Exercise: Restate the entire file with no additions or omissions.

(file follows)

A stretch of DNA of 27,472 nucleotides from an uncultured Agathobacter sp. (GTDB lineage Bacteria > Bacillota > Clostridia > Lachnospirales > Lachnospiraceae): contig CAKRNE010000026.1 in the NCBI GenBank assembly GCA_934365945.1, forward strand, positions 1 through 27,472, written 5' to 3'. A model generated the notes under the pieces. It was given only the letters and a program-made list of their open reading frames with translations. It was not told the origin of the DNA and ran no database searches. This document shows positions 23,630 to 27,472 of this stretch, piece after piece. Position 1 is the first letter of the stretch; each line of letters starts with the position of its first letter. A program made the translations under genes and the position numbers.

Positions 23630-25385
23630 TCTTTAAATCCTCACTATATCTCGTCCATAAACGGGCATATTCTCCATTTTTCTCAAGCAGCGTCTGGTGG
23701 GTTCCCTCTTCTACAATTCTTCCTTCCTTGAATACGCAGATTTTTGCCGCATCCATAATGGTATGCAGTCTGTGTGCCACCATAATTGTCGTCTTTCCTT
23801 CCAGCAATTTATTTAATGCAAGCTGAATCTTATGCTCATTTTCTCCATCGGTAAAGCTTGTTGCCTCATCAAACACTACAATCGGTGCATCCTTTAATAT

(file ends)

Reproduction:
A stretch of DNA of 27,472 nucleotides from an uncultured Agathobacter sp. (GTDB lineage Bacteria > Bacillota > Clostridia > Lachnospirales > Lachnospiraceae): contig CAKRNE010000026.1 in the NCBI GenBank assembly GCA_934365945.1, forward strand, positions 1 through 27,472, written 5' to 3'. A model generated the notes under the pieces. It was given only the letters and a program-made list of their open reading frames with translations. It was not told the origin of the DNA and ran no database searches. This document shows positions 23,630 to 27,472 of this stretch, piece after piece. Position 1 is the first letter of the stretch; each line of letters starts with the position of its first letter. A program made the translations under genes and the position numbers.

Positions 23630-25385
23630 TCTTTAAATCCTCACTATATCTCGTCCATAAACGGGCATATTCTCCATTTTTCTCAAGCAGCGTCTGGTGG
23701 GTTCCCTCTTCTACAATTCTTCCTTCCTTGAATACGCAGATTTTTGCCGCATCCATAATGGTATGCAGTCTGTGTGCCACCATAATTGTCGTCTTTCCTT
23801 CCAGCAATTTATTTAATGCAAGCTGAATCTTATGCTCATTTTCTCCATCGGTAAAGCTTGTTGCCTCATCAAACACTACAATCGGTGCATCCTTTAATAT